Staff Communication is Key
Effective leaders take time to get input from their employees
By Peter Lyle DeHaan, PhD
One of my goals when I ran an answering service was to provide the best possible headsets for my staff. After all, they spend all day on the phone, so voice quality, ease-of-use, and comfort are critical.
To pursue this, I always looked for a better headset. When a new model came out that boasted better technology or results, I wanted to test it. In most cases these trial headsets were as good as what we already had, so they ended up in a box in my closet, which I later moved to the trash. However, I would snag the least objectionable of them for my own use.
Since I used the phone sporadically during the day, headset comfort wasn’t a priority. And less-than-ideal voice quality wasn’t an issue either. What mattered was that my employees had the best.
However, after a couple years I discovered my staff had made their own conclusion about why my headset differed from theirs. They reasoned that I kept the best for myself and forced them to languish with old, subpar units.
Don’t Make Decisions in Isolation
At first this upset me. Then I figured out how to set the record straight. I asked one of our senior operators if we could swap headsets for the day. I wanted her opinion about which one was best.
With a smirk she handed me hers and put on mine. Leaving a smiling operator to do her work, I returned to my office. During her next break, she poked her head inside my doorway. She wasn’t smiling anymore. “I don’t like this headset—not at all.” She shook her head. “The audio’s lousy, and the band hurts my head.”
“Do you want to switch back?” I asked.
“Yes.” She nodded in enthusiasm.
Now it was my turn to smile. “My goal is for you and your coworkers to have the best headsets. It doesn’t matter what I use, because my work isn’t as important as yours.” I paused for dramatic effect. “So, do you think your headset is better?”
She nodded, and I handed her headset back to her. Beaming, she bounced out of my office.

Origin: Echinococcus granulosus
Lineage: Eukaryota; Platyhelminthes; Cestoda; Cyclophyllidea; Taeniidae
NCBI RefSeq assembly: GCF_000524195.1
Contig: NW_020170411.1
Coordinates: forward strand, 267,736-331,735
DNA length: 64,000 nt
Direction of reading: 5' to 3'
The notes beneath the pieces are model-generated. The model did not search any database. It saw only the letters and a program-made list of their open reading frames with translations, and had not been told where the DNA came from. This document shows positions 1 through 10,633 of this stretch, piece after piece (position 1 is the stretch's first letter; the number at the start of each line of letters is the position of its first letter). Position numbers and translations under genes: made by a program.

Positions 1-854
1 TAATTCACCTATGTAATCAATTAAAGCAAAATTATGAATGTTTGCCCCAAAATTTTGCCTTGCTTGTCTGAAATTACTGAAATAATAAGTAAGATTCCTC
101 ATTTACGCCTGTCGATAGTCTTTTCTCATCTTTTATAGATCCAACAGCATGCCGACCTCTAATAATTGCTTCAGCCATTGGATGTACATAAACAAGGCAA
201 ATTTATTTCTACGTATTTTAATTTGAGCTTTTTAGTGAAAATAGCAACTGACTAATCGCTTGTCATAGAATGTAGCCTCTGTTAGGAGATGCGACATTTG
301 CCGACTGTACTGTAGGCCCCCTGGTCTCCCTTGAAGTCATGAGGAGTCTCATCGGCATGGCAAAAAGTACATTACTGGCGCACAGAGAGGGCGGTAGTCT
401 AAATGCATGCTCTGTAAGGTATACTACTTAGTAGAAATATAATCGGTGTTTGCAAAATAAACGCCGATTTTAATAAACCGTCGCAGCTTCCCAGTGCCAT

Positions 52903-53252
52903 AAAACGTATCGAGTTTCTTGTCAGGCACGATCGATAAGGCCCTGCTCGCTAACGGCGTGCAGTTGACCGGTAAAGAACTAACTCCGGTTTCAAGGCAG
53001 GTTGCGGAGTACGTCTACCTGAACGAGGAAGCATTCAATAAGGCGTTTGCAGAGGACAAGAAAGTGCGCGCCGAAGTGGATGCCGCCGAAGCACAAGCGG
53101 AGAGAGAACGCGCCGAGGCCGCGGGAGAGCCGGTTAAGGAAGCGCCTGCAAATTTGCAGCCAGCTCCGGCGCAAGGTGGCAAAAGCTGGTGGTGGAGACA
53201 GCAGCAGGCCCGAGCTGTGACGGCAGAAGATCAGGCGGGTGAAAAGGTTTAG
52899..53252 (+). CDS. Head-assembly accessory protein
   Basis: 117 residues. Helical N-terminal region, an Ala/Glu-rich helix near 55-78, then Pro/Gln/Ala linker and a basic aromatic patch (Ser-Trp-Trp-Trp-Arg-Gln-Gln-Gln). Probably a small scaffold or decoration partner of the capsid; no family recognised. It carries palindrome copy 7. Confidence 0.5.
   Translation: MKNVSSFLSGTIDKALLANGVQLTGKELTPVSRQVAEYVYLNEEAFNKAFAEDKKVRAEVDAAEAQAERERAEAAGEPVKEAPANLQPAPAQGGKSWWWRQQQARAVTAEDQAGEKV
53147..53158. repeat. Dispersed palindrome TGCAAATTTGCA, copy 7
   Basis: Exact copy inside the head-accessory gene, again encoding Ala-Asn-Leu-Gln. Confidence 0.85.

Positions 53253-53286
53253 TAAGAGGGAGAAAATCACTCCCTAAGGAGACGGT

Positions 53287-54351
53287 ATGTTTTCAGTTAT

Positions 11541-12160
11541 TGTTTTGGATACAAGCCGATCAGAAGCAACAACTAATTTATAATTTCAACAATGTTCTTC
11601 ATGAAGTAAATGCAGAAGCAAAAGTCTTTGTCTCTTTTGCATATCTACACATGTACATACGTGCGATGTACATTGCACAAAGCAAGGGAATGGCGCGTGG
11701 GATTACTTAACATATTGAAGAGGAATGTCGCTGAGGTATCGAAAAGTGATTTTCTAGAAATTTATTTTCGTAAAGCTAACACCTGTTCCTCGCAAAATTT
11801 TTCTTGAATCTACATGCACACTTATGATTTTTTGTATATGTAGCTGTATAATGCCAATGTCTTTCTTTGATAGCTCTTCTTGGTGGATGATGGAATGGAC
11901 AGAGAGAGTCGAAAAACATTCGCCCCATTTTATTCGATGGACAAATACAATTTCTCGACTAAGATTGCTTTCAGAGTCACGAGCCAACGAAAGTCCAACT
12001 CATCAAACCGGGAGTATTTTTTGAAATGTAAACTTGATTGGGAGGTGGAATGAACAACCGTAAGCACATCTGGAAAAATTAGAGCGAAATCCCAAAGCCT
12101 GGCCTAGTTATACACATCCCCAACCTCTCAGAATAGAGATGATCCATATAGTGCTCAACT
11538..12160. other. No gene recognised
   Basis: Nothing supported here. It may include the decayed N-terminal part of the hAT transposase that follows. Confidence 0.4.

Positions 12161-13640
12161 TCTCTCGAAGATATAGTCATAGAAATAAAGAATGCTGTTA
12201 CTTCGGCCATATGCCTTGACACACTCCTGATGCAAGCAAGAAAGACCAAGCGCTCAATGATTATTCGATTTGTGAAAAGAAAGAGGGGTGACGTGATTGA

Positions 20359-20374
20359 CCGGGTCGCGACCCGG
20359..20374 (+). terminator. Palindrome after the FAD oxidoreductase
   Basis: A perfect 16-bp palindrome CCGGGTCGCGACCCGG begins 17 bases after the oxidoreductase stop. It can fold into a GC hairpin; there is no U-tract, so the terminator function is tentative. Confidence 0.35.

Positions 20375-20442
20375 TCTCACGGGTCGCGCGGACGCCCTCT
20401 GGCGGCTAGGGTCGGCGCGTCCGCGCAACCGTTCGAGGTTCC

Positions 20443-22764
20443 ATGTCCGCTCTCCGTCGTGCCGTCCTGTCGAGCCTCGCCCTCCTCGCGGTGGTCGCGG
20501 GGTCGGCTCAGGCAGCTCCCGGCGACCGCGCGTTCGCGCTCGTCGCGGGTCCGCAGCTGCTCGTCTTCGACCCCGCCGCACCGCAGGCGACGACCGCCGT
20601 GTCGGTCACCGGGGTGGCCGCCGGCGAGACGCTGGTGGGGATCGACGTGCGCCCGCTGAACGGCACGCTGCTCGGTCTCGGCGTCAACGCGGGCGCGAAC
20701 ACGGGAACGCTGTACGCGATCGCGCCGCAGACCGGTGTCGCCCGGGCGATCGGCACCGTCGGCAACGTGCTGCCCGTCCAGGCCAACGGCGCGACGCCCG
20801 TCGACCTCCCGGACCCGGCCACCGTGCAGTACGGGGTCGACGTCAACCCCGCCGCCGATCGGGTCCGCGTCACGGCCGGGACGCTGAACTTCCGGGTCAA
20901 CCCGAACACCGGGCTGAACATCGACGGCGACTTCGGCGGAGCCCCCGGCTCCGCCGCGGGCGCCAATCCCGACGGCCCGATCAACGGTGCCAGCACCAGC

From then on, whenever I tested a new headset, I made sure to check with an operator before making a final decision. If they liked it, they could use it. And if they didn’t, then I would. That stopped the grumblings about me having a better headset.
As an answering service owner or manager, it doesn’t matter if we make the right decisions for the right reasons, because if our staff doesn’t know what we’re thinking, they’ll likely assume the worst.
Effective managers communicate with their staff and seek their input.
Peter Lyle DeHaan, PhD, is the publisher and editor-in-chief of TAS Trader. Check out his latest book, Sticky Customer Service.
TAS Sales Rep: 40-year-old, multiple-location, answering service seeks outgoing, highly professional, hard-working, and self-motivated sales representatives. Previous sales experience is preferred. Strong written and verbal communications skills are required. Must be comfortable with phone sales, computer-literate, and capable of creating written sales proposals. Email resume to Janet Livingston at firstname.lastname@example.org.
Seeking Acquisitions: Reputable TAS, in business since 1967 and still owned by the founding family, seeks a small TAS acquisition in the USA. Ideally, you’re billing under $50k per month. Smaller is better. We’ll treat you right, and your employees and customers. Let’s talk. Contact Doug at 888-693-7935 or email@example.com.
Should You Offer a Free Trial When Selling Answering Service?
By Janet Livingston
Some answering services offer a free trial to new clients. Others do not. Both camps are adamant about their reasons for making this decision. While there isn’t a right answer, it’s critical to carefully consider the pros and cons of each option, strategically picking the approach that best fits your business and business goals. Ask yourself these questions:
Will a Free Trial Show Confidence?